There’s a certain buzz around the Brudenell Social Club as a series of adolescent teens and trendy uni students make their way into the legendary venue for a night of dream pop grooves courtesy of ‘next big thing’ Amber Bain, aka The Japanese House. After years of being the support act for indie stalwarts, it’s time for Bain to take centre-stage – and, by and large, she does this well.
As per Bain’s request, there is “plenty of smoke” as a haze lulls the crowd into the atmospheric pop which has seen The Japanese House’s popularity surge in recent months. Opening track ‘Face Like Thunder’ sets the tone as Bain et al. gently usher in the occasion. The crowd sways and nods with the occasional shape thrown in for good measure. Everything is going swimmingly.
It remains this way for much of the night; Bain politely stirring the crowd with her tranquil guitar sound, occasionally rising to remind the crowd to not fall into the blissful sleep that her lovely sound can so easily set one into. Bain’s early work reminds us just why she is able to capture the hearts of so many in the room, as the one-two of ‘Somebody You Found’ and ‘Swim Against The Tide’, delicate in their nature, delight the crowd.
Still, there remains something for fans old and new to the Japanese House sound; with her debut record out next year, Bain treats the crowd to a preview of the LP recorded in Bon Iver’s now-legendary studio. ‘You Seemed So Happy’ lights things up under the disco ball as the crowd grooves to the contrasting electro-laden vocal tones and the traditional percussion set-up. Elsewhere there is the Gordi-meets-Burial ‘Still’, a minimalistic and fuzzy sound which almost blows away the crowd with the cascading bass.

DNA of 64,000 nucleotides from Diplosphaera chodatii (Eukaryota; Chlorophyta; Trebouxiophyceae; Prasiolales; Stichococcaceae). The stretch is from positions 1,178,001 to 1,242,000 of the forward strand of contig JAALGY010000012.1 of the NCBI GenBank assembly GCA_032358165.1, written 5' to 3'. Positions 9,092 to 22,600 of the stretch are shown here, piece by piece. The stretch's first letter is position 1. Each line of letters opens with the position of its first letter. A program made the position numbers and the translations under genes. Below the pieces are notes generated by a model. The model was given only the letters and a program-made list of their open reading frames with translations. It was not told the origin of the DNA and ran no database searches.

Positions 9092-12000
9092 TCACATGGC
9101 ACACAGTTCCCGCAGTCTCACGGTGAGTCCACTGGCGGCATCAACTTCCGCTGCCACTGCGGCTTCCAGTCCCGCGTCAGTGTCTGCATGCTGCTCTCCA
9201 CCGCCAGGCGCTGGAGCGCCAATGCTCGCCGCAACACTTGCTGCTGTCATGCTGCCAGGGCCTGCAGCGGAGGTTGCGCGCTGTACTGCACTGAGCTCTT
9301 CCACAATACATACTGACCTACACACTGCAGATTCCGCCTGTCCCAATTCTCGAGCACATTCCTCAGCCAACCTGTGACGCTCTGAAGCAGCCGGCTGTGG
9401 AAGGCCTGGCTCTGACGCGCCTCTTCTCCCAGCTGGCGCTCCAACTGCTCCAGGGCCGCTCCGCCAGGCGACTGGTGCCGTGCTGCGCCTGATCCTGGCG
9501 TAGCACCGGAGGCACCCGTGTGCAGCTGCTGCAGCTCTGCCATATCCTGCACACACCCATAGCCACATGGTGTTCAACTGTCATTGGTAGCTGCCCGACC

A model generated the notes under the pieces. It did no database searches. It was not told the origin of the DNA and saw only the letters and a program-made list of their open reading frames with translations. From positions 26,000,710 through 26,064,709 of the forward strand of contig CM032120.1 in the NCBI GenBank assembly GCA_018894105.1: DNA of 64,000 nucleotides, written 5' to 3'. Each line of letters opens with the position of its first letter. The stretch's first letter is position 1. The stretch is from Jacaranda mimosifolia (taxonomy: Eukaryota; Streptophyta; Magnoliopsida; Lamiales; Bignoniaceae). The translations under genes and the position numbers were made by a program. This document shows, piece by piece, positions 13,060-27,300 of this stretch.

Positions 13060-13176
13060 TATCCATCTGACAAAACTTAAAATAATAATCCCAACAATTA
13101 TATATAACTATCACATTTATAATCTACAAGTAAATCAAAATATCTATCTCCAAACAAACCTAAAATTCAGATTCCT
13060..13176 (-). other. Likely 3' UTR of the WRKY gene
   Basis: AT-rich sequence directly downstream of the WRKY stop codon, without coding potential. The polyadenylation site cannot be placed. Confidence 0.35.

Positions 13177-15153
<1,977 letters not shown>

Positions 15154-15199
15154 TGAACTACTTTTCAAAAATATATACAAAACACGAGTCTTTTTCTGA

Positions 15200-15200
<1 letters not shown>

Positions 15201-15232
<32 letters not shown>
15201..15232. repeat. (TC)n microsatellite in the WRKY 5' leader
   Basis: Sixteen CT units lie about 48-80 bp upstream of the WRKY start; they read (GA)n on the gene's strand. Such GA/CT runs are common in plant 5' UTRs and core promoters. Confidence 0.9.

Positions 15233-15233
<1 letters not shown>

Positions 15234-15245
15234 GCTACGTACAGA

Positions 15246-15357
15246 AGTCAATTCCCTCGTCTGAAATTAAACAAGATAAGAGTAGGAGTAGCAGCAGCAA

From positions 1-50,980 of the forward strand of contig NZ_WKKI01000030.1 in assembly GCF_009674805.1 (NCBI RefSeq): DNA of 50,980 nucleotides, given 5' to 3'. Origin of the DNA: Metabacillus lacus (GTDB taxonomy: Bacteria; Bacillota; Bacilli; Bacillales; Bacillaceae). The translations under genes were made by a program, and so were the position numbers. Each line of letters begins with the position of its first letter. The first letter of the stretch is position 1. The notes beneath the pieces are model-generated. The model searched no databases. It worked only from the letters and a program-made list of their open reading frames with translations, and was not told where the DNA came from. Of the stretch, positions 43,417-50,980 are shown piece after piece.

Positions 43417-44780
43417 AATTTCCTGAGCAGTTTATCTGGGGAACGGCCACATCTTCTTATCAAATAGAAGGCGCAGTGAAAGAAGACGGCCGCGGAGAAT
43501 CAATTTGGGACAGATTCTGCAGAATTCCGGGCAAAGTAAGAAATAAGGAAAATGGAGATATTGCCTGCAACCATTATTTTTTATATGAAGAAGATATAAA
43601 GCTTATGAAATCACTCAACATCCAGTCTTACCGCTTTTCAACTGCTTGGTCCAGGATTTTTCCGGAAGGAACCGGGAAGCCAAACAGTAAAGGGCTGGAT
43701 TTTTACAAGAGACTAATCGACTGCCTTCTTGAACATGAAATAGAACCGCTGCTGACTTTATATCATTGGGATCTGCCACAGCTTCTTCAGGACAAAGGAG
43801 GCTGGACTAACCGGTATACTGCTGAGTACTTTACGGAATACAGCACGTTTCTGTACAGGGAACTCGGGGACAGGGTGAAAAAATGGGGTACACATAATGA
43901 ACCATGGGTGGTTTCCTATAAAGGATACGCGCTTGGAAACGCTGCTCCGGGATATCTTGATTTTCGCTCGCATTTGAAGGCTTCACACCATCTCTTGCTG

Still, the night doesn’t truly begin to kick into top gear until standout single ‘Saw You In A Dream’ whips the crowd into a frenzy; the cool kids are dancing and Bain is clearly taking delight in leading the crowd in what is an accomplished performance under the neon green lights. The accompanying ‘Intro’ is another interesting idea of what is to come as contrasting auto-tuned vocals and changing dynamics manage to captivate whilst the bridge and rhythm section excites those around.
The night ends in rapturous applause as closer ‘Clean’ urges the crowd along with its urgent riffs and easy singalong energy. It feels apt that on a night which clearly shows The Japanese House have a long way to go that Bain would close on her debut single. There’s a lot of room for Bain to expand, and if this Friday night in Leeds is anything to go by, she’ll have no trouble getting there. (John Tindale)
Tags: Brudenell Social Club, gig, John Tindale, Leeds, live review, The Japanese House
Reading Music Journalism at Huddersfield University, I have a passion for all things musical. I pride myself on being open minded in music genres and have a love of writing to match. The coolest cat on The Student Playlist, I also support Hartlepool United and am an avid pro-wrestling fan.
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